Debit Data Reaction: Are Consumer Benefitting from Interchange Caps?
The American Bankers Assocation expressed doubts over the effectiveness of interchange fee regulation this week, following the Federal Reserve Board's issue of updated fee data in post-Durbin markets.
"While it's too early to see the Durbin Amendment's full effect on community banks, its impact on consumers and small businesses has never been more apparent," the ABA said in an official statement.
"While retailers pocket $7 billion annually from lower interchange costs, their customers pay higher fees as institutions adjust to government-imposed losses in revenue. At the same time, many small businesses now face higher interchange rates for low-dollar transactions, a classic example of strange things that occur when government creates unnatural pressures to make up for lost revenue. The Durbin Amendment's primary beneficiaries continue to be big-box retailers who want to reap the benefits of our nation's payments system without paying for it or passing along their savings to customers as promised."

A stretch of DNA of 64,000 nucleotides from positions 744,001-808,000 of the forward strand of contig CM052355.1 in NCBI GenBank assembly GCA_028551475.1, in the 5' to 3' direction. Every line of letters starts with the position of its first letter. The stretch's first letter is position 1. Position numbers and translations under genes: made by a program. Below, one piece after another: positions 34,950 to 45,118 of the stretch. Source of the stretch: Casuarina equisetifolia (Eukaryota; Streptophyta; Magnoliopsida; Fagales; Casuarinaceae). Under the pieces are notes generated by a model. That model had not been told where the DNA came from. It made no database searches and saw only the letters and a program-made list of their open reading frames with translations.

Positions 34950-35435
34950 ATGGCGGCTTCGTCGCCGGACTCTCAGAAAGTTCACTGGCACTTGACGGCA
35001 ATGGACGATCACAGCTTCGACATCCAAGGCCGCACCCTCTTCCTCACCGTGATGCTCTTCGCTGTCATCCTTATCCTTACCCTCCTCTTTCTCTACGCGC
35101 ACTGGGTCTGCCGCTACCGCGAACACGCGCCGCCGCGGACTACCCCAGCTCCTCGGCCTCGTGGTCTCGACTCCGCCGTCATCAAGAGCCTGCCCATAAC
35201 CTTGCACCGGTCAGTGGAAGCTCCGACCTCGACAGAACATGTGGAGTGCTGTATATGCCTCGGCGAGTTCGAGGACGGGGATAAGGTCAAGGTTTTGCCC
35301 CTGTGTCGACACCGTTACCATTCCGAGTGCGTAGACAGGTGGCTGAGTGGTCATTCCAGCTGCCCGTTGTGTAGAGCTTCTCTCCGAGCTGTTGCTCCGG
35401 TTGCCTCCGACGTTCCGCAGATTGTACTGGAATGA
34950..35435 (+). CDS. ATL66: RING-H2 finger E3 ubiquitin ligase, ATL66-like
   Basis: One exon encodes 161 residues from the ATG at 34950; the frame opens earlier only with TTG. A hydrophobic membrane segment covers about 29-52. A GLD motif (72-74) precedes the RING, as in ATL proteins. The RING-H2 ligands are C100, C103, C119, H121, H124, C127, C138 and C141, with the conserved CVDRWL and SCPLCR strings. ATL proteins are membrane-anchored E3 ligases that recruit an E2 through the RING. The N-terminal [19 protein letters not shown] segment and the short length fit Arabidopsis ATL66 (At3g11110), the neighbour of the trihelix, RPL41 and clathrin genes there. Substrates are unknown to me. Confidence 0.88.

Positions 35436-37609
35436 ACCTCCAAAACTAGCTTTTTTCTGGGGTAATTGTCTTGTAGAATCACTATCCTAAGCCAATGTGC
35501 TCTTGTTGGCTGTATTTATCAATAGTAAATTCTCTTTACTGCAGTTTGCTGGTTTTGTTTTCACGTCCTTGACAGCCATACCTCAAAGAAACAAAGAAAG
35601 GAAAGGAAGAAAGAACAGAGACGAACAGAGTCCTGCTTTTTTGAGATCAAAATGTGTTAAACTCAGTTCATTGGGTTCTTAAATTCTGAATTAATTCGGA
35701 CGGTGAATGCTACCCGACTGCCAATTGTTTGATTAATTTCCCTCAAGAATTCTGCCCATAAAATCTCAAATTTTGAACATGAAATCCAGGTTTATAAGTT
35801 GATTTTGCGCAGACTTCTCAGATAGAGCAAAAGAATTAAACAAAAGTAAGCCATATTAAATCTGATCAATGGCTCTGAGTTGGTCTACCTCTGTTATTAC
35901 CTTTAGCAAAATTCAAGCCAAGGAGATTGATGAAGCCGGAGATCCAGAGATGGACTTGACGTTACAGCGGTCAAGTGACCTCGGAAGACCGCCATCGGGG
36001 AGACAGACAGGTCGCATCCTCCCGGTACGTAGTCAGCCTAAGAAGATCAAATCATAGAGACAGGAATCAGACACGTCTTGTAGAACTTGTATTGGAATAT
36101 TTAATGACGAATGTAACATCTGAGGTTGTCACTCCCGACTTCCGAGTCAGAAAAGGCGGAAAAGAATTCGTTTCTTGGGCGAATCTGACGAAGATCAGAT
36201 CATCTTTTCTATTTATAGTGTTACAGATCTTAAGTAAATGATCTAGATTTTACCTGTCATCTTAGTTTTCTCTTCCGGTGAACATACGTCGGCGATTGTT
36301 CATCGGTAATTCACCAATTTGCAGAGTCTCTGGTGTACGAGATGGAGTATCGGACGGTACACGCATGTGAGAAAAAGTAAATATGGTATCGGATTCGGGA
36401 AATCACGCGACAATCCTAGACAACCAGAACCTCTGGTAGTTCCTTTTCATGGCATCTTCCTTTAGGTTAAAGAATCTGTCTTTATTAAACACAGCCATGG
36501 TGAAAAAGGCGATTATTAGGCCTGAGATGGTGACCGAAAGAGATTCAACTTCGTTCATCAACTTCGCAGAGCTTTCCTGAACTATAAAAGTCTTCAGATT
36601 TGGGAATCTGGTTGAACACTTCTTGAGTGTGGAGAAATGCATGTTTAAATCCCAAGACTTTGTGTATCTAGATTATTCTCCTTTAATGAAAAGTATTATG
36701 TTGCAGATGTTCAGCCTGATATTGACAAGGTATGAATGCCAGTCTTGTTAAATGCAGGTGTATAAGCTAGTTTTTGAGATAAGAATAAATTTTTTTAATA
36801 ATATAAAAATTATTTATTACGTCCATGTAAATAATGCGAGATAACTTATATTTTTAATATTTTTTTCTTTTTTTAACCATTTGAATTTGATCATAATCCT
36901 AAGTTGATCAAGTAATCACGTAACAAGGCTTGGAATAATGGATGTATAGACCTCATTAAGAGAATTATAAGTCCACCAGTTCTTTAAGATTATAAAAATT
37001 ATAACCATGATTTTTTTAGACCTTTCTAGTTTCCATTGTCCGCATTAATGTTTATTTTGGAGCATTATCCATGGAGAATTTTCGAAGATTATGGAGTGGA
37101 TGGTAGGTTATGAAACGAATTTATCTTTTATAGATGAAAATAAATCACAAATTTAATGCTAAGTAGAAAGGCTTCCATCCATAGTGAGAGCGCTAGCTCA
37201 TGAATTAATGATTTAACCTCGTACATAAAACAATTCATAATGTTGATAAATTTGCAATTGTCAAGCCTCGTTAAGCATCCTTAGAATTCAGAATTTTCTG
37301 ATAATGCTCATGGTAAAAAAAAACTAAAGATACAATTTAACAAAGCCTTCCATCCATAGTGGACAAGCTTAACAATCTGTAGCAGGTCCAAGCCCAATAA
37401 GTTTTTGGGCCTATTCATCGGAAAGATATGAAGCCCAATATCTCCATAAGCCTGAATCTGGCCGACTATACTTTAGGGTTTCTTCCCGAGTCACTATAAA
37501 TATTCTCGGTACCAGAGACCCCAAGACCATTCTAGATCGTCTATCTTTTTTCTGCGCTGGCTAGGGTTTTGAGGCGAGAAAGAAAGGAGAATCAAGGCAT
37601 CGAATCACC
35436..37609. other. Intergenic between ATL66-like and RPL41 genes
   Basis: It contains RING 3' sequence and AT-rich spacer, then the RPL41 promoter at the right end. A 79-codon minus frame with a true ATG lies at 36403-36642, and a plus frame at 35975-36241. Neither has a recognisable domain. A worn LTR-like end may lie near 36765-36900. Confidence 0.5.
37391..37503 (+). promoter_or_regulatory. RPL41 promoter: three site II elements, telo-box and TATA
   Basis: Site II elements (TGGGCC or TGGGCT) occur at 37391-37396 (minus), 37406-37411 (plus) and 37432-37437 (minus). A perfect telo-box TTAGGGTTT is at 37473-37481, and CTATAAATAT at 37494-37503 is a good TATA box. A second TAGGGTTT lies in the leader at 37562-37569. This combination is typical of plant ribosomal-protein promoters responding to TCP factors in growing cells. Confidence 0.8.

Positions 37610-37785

Meanwhile, Bloomberg Businessweek notes that the smaller institutions that regulators declared exempt from new laws "have so far escaped unscathed." Exempt bank fees are essentially unchanged, the new data show — offering some banks an incentive to keep their total assets below $10 billion, Bloomberg says.